01 August, 2012

Mechanicking on a Budget

In a previous episode, I noted that Saab Story is rife with exhaust leaks. Jerrit took it upon himself to build us a new, less leaky exhaust. However, even the best-laid pipes of Jerrit and team do often go awry.

To start the process, Jerrit obtained some pipes. He wanted to flare the pipes to friction-fit them together before welding, so he bought a pipe-flaring tool…
So, there's an old saying about tools: "buy it cheap, buy it twice." It's not always clear how cheap is too cheap, though.

Well, let me tell you: this tool was way too cheap. Shortly after taking this photo, Jerrit discovered that the tool had stopped advancing. It turned out that some threads on the tool had destroyed themselves before the tool had done much of anything.
When you buy tools on a budget, it's useful to know how to fix them when they break. After the initial failure, I went to OSH and came back with a matching, higher-grade nut for the original drive shaft, as well as a new all-thread shaft in case the original didn't work.

Jerrit turned the shaft with the new nut, and eventually the threads on the new nut were destroyed as well. After disassembling the tool again, I also discovered that the steel conical compression part was starting to tear into pieces. It was at this point that Jerrit aptly suggested, "Let's just keep at it until it eats shit and explodes." Well put.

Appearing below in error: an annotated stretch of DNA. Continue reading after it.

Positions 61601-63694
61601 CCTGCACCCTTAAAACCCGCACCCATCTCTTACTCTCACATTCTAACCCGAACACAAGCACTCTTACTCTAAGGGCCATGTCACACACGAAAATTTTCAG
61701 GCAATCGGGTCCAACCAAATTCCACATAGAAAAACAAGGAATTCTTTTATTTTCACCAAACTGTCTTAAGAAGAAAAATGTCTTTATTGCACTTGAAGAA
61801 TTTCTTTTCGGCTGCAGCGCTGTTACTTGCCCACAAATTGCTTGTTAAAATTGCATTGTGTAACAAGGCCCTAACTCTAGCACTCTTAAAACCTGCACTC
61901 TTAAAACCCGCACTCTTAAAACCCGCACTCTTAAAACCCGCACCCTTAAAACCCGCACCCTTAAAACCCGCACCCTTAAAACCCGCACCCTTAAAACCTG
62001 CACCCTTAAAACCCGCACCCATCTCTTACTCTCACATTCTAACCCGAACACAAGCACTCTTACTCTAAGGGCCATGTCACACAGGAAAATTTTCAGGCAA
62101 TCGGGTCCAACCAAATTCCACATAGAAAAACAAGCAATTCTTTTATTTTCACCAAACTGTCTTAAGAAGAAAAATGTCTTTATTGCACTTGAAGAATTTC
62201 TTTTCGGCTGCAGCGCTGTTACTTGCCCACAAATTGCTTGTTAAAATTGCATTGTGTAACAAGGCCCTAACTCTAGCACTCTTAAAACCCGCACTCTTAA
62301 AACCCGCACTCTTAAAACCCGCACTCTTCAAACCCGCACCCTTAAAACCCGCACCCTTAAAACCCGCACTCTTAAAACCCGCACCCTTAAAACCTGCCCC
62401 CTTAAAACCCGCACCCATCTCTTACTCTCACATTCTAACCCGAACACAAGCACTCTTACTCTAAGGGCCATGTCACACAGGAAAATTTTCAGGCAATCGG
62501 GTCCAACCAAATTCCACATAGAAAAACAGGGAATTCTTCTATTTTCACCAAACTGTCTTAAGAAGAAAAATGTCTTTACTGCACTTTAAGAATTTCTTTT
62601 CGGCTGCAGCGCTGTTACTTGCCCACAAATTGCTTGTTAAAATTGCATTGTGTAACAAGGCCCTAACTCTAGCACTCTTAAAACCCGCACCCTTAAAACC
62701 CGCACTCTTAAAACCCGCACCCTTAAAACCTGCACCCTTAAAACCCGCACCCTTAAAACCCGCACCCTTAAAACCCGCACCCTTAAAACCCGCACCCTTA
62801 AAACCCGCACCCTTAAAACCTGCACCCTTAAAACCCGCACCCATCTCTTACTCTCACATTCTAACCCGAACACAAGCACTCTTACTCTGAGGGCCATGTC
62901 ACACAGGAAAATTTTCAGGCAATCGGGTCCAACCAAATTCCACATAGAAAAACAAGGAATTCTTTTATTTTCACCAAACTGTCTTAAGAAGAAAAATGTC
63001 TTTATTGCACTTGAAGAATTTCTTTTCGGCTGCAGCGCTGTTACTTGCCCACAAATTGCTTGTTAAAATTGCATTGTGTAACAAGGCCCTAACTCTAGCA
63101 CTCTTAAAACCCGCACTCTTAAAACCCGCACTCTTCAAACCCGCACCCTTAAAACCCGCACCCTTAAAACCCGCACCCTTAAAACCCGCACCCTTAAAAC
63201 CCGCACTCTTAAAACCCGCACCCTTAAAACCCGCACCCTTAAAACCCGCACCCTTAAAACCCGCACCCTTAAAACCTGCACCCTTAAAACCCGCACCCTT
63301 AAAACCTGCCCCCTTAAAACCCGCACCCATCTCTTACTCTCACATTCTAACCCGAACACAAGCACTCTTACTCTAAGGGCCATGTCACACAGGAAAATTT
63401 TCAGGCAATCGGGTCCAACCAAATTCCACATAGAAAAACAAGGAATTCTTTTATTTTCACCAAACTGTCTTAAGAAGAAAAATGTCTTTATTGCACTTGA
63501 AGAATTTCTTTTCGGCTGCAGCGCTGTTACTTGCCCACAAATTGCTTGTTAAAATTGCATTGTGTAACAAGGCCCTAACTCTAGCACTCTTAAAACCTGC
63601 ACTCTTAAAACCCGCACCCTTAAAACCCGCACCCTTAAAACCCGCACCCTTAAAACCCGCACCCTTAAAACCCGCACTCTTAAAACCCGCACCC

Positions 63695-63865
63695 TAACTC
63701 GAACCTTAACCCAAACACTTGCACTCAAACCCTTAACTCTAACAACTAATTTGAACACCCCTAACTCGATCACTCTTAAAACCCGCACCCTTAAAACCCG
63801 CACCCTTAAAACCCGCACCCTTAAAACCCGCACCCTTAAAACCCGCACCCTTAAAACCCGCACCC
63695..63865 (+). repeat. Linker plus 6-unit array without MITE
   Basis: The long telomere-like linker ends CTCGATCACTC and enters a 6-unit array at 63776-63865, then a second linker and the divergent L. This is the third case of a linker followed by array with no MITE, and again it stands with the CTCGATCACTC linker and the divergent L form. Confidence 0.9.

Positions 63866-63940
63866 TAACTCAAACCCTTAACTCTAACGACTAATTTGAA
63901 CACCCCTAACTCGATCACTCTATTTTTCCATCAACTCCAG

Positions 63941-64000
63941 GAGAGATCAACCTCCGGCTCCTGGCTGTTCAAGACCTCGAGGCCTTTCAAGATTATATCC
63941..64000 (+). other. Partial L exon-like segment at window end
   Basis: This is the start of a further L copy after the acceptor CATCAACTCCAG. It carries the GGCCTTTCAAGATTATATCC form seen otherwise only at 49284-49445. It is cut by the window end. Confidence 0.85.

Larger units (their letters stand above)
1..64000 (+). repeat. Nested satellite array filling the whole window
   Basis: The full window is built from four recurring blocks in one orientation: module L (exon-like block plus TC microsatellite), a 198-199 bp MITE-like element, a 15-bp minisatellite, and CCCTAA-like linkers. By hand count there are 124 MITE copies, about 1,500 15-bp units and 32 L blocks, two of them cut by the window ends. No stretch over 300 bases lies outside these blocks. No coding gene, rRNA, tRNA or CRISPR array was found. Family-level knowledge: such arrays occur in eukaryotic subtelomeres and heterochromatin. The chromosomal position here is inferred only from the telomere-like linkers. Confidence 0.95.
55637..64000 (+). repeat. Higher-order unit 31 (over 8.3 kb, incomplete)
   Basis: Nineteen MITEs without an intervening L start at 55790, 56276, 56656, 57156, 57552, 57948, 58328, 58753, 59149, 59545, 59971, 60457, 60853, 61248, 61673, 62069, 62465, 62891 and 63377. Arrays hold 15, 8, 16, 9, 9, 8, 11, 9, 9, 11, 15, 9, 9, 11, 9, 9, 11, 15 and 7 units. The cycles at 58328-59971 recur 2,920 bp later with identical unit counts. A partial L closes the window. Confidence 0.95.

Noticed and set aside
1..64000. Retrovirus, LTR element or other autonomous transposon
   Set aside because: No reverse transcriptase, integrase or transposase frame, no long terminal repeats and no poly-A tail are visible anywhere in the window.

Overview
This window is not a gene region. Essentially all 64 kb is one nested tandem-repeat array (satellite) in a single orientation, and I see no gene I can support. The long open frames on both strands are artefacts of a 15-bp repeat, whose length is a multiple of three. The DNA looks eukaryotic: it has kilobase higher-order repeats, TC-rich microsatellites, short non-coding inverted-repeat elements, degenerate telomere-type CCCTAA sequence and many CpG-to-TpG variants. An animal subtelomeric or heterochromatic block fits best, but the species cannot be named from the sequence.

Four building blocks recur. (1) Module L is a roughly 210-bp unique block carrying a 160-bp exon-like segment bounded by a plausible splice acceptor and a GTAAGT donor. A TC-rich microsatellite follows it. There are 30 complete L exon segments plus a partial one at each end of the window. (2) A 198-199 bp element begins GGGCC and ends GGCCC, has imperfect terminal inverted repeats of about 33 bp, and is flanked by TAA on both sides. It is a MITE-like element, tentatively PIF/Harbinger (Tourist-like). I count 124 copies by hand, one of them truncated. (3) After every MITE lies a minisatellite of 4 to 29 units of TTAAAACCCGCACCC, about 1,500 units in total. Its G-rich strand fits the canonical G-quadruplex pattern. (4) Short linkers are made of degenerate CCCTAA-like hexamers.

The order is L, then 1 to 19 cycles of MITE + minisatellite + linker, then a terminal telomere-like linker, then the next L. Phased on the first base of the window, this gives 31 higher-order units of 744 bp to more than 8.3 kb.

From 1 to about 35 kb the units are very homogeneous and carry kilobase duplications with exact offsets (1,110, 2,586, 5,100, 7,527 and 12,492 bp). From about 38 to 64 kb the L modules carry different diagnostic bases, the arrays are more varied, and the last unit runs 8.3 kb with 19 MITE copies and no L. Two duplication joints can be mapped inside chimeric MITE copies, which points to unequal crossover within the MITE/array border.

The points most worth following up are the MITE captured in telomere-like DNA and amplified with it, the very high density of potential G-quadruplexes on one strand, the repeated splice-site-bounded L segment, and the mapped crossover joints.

I swapped the original shaft for the all-thread, and put nuts, bolts, and lots of grease in the appropriate places. All of the new stuff held up this time, and we actually managed to flare the pipe barely enough for another pipe to fit in. At that point, we discovered that the other conical compression part had gotten crushed in the process. After two rebuilds, we gave up and ordered a different tool.
After spending all night flaring a single pipe joint, we finally pulled out the welder to try to finish things up. In keeping with our rate of progress the rest of the night, it took some inspection, a phone call, and resetting a tripped breaker to actually get some welding done. And even so, the incomplete flaring job made it difficult for Jerrit to make a decent weld, because there was a giant air gap between the pieces. Oh well…

The best-laid schemes o' mice an' men
Gang aft agley,
An' lea'e us nought but grief an' pain,
For promis'd joy!

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